Mind over Managing: My World Cup boycott lasted two minutes
Daniel K Reece
In 1939 Winston Churchill observed that Russia was “a riddle, wrapped in a mystery, inside an enigma”. Nearly 80 years later, with the 2018 World Cup in full swing, it is hard to imagine he would have changed his mind.
It’s easy to condemn a World Cup hosted by Russia as morally repugnant.
Firstly, there is the huge cloud that never disappeared after a bidding process in 2010 by an endemically corrupt FIFA, which was never fully investigated as the Russian computers involved in the bidding process were all “destroyed”.
Secondly, this is a country that has supported a tyrant using chemical weapons against its own people, been accused by the MH17 inquiry of killing 298 people by shooting down a commercial airliner over Ukraine, and seemingly orchestrated a double poisoning on the streets of England.
I therefore decided early on that I would boycott this World Cup. Sour grapes, you may say – the English in particular are still sore about the failure of their bid to host this very tournament.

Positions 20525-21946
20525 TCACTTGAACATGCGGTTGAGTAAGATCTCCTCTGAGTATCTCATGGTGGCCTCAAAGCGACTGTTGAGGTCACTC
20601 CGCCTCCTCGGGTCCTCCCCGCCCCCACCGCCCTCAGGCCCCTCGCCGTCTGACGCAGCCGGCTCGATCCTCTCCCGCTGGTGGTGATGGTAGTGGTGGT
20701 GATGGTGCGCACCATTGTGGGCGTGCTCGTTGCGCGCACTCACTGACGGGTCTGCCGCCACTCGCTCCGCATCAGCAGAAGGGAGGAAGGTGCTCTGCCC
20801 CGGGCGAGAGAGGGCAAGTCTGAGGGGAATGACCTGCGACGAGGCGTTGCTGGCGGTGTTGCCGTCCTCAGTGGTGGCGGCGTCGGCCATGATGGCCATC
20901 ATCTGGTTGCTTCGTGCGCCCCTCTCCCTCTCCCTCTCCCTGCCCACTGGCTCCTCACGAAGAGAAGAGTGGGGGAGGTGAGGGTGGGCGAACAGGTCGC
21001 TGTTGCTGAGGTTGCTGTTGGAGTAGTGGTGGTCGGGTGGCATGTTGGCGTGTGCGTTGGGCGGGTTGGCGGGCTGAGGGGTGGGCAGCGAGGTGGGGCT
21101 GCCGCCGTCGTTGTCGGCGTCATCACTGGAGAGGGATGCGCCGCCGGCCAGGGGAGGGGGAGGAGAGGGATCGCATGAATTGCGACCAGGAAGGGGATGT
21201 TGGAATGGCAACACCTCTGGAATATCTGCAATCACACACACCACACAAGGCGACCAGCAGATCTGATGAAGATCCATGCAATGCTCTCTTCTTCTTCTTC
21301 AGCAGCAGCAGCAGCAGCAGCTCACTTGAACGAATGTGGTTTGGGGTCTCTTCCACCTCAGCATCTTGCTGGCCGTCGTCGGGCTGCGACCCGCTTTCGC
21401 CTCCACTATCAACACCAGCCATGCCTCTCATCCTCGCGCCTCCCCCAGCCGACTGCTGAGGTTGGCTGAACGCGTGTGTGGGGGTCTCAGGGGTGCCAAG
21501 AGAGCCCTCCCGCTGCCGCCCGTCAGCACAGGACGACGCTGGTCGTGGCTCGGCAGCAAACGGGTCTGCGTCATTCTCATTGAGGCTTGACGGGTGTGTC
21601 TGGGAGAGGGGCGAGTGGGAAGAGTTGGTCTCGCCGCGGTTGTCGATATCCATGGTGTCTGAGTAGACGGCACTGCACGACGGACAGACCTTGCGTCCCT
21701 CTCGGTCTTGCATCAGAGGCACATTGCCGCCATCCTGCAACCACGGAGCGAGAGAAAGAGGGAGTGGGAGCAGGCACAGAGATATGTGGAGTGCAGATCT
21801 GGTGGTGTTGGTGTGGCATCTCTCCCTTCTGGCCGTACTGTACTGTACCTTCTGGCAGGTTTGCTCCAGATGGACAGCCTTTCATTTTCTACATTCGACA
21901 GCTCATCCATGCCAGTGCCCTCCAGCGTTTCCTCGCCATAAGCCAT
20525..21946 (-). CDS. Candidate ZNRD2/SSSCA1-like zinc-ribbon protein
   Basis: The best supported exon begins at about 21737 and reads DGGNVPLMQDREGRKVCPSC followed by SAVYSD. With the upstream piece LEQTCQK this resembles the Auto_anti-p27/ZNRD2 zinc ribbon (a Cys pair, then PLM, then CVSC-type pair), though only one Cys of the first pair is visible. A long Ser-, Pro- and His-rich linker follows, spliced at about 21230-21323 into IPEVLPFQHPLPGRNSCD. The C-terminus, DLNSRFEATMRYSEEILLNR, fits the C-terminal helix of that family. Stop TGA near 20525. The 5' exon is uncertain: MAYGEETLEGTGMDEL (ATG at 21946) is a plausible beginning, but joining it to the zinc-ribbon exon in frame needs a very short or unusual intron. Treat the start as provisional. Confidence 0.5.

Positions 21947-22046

What’s more, supporting England themselves is a particularly joyless experience, with only five knockout wins since 1966, primarily because they are bottom of the all-time World Cup penalty shootout rankings, thanks to a record of losing three out of three – so what would I be missing out on anyway?
Robbie likes a rouble
But as soon as the tournament kicked off, my resolve failed almost immediately. It’s hard not to be whipped up by the romanticism of the thing – the World Cup is something of a global religion in terms of bringing nationalities together.
Also, who knows what opportunities for peaceful protest may emerge (although Robbie Williams flipping the bird to an audience of billions in the opening ceremony was more Jesse Pinkman than Jesse Owens).
Russia to rue the day?
Of course, there’s also a huge difference between the Russian state and the Russian people, and it’s grossly unfair to judge the likely behaviour of the hosts by the actions of their head of state.
So, with my recently confirmed dual citizenship meaning I now officially have Denmark to support as well as England, I will be tuning in again along with everyone else.
And, from the perspective of an Englishman, what could be a more tantalising prospect than Vladimir witnessing the handover of the World Cup trophy to a smiling Harry Kane on July 15?
Daniel K Reece
Daniel is the managing director of Nordeq Management (nordeqmanagement.com), managing cross-border investment projects with a focus on international corporate and tax law issues. Educated as a lawyer, Daniel also teaches in the International Business and Global Economics department at DIS Copenhagen.